Saturday, October 14, 2006

Romer (1990) Mistaken From First Numbered Equation On

The equilibrium interest rate is unequal to the marginal product of capital. As I have explained, this inequality results from non-zero price Wicksell effects. Typically, in the theoretically unfounded Solovian growth model, the output functions as the consumption good, and a unit of this good is taken as the numeraire. An implication of price Wicksell effects is physical capital goods cannot be measured in units of consumption goods, at least when they serve as arguments to a production function. That is, the amount of output depends on the number of shovels of a given quality, or whatever, that enter into production as inputs. The price of a shovel varies with interest rate. Such price variations do not change the physical relationship between inputs and outputs.

Paul Romer claims his 1990 model contains disaggregated capital:
"The unusual feature of the production technology assumed here is that it disaggregates capital into an infinite number of distinct types of producer durables." -- Romer (1990):S80
But he is mistaken. He gives the production function for final output as follows:
The first argument of the production function is the amount of human capital, strangely enough measured on a cardinal scale, employed in the manufacturing sector (as opposed to the research sector). The second argument is the amount of physical labor hired in the manufacturing sector. The remaining arguments are the quantities of the capital goods, each measured in numeraire units. That is, capital is measured in units of "foregone consumption". Apparently, Romer recognizes issues exist here:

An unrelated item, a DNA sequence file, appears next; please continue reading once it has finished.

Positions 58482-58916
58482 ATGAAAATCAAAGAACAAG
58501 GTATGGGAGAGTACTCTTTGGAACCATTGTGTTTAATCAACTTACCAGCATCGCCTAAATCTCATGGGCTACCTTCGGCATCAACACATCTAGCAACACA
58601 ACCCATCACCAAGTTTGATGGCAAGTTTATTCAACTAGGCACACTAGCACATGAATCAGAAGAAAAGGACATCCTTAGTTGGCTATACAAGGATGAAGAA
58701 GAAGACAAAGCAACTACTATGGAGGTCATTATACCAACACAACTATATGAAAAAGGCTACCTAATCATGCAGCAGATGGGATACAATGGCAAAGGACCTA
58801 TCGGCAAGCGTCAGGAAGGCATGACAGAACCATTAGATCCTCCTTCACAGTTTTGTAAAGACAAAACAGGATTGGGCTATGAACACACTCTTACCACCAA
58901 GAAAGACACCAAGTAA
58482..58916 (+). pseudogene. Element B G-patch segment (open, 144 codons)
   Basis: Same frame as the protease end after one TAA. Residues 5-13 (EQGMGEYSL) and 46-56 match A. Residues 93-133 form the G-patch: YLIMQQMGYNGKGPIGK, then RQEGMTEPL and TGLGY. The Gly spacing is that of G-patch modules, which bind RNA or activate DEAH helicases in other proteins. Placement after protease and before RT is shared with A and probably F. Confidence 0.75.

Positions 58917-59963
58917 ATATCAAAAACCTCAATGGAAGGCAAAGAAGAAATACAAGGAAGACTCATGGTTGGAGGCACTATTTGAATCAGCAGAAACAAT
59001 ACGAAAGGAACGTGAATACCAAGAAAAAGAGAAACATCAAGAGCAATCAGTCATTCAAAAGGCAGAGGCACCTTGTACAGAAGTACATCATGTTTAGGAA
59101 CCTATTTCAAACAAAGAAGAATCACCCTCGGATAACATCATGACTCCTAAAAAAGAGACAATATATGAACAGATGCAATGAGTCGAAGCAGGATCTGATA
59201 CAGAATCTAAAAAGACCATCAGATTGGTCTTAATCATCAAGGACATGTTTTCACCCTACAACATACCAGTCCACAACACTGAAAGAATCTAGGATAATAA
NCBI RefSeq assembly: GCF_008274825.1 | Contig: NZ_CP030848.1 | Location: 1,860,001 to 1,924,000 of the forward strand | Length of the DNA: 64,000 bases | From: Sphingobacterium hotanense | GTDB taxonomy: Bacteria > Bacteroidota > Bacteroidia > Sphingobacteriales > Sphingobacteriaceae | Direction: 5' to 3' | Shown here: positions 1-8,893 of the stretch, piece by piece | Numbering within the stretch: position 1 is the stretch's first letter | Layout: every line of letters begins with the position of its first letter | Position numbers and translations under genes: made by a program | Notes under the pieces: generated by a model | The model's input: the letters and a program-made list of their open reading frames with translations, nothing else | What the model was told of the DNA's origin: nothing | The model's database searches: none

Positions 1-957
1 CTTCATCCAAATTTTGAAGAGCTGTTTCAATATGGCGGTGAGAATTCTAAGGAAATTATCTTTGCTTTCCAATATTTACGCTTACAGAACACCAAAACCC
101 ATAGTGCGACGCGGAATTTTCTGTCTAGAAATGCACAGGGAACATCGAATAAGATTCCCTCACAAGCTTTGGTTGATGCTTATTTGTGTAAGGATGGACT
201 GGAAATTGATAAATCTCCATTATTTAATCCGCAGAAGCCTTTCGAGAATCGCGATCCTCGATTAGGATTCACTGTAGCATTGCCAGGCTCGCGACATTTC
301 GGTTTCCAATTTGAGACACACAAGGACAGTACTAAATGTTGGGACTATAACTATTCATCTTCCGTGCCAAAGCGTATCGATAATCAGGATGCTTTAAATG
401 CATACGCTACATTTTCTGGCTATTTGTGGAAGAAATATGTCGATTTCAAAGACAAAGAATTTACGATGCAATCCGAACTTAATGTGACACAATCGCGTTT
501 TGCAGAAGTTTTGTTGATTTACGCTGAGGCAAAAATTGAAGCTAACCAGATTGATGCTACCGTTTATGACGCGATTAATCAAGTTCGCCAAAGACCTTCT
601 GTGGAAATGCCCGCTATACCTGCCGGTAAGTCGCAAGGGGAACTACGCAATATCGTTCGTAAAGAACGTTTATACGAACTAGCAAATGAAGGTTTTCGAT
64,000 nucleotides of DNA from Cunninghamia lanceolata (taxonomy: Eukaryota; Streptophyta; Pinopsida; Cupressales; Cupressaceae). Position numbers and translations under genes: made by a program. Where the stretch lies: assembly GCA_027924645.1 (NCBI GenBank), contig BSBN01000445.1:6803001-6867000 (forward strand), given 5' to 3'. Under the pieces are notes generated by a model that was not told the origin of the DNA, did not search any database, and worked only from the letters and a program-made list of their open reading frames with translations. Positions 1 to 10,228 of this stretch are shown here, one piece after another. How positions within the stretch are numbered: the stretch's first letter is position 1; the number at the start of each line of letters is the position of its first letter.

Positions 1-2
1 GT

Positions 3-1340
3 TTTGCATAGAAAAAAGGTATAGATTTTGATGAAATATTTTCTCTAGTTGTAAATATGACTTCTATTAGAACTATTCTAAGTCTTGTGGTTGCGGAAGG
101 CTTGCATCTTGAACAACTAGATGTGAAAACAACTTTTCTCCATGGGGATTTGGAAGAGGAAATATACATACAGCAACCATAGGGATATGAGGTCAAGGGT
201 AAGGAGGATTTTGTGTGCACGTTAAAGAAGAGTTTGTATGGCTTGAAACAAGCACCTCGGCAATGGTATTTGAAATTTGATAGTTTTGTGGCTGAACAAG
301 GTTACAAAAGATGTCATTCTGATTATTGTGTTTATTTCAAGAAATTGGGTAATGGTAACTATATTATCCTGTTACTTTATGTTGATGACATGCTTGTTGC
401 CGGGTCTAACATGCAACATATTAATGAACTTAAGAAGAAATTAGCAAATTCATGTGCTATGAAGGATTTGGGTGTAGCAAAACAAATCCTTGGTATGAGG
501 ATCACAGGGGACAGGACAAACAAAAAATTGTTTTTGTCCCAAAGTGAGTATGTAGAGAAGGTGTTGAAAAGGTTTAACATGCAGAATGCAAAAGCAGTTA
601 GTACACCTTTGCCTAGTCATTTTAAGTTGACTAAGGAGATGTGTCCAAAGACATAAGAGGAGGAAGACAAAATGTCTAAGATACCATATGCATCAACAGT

"It is possible to exchange a constant number of consumption goods for each unit of capital goods if the production function used to manufacture capital goods has exactly the same functional form as the production function used to manufacture consumption goods." -- Romer (1990): S81
I saw that Romer (1990) was sensitive to a Cambridge capital critique, despite his erroneous claim to be representing capital as composed of diverse commodities, when I first read his paper several years ago. Kurz (2006) recently makes the same point, and apparently I want to see if Park (2006) has come out yet. Steedman (2003) criticizes the lackadaisical approach to measurement scale issues in new growth theory. So one's work can be lauded in mainstream economics, yet still contain technical flaws that were exposed long before and that invalidate one's results.
  • Kurz, Heinz D. (2006). "Whither History of Economic Thought? Going Nowhere Rather Slowly?
  • Park, M. (2006). "Homogenity Masquerading As Variety: The Case of Horizontal Innovation Models", Cambridge Journal of Economics (forthcoming)
  • Romer, Paul M. (1990). "Endogenous Technological Change", The Journal of Political Economy, V. 98, N. 5 (Oct.): S71-S102.
  • Steedman, Ian (2003). "On 'Measuring' Knowledge in New (Endogenous) Growth Theory", in Old and New Growth Theories: An Assessment (ed. by Neri Salvadori), Edward Elgar

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